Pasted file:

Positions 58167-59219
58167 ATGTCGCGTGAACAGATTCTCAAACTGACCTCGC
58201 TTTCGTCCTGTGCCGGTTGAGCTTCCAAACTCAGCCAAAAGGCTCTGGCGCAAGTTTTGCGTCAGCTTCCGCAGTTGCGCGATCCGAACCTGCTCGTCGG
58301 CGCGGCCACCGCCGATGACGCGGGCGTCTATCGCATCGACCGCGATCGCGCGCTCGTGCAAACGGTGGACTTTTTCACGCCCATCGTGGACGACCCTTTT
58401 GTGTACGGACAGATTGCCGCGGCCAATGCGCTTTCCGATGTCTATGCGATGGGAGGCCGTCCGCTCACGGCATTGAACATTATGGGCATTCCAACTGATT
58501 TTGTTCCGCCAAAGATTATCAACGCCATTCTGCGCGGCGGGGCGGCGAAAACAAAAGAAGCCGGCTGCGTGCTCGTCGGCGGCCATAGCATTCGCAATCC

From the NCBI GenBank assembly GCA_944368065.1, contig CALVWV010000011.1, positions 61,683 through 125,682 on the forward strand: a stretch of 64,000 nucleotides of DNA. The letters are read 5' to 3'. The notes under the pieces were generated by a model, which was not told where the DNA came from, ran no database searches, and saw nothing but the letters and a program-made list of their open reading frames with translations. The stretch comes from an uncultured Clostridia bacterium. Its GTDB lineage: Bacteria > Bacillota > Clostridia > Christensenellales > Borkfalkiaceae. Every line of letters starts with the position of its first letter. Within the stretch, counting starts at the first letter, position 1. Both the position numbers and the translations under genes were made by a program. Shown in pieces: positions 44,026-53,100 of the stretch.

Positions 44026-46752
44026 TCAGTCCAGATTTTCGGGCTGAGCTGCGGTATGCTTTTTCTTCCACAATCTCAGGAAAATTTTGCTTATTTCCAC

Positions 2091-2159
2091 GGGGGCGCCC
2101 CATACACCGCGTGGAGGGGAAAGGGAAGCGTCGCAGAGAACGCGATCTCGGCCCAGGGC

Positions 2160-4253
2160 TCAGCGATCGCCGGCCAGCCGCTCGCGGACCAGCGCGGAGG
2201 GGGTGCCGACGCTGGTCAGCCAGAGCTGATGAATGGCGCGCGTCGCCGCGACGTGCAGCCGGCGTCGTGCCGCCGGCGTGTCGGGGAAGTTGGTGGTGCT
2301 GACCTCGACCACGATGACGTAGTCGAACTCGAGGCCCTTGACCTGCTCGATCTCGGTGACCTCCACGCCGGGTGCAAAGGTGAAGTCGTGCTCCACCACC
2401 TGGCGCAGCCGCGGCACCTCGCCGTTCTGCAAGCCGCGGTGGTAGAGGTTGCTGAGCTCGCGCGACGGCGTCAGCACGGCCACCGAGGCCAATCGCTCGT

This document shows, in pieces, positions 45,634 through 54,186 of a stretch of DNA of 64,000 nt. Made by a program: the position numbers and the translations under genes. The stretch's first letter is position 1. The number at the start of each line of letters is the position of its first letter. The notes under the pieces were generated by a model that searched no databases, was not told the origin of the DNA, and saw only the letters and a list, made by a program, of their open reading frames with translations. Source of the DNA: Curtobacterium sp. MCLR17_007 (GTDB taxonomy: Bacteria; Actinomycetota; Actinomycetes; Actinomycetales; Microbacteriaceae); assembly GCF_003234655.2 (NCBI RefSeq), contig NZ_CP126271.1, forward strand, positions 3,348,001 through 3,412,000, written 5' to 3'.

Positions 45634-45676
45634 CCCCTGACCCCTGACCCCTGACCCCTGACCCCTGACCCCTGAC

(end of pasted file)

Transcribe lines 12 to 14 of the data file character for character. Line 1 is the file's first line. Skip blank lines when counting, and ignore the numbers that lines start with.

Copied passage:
2101 CATACACCGCGTGGAGGGGAAAGGGAAGCGTCGCAGAGAACGCGATCTCGGCCCAGGGC

Positions 2160-4253
2160 TCAGCGATCGCCGGCCAGCCGCTCGCGGACCAGCGCGGAGG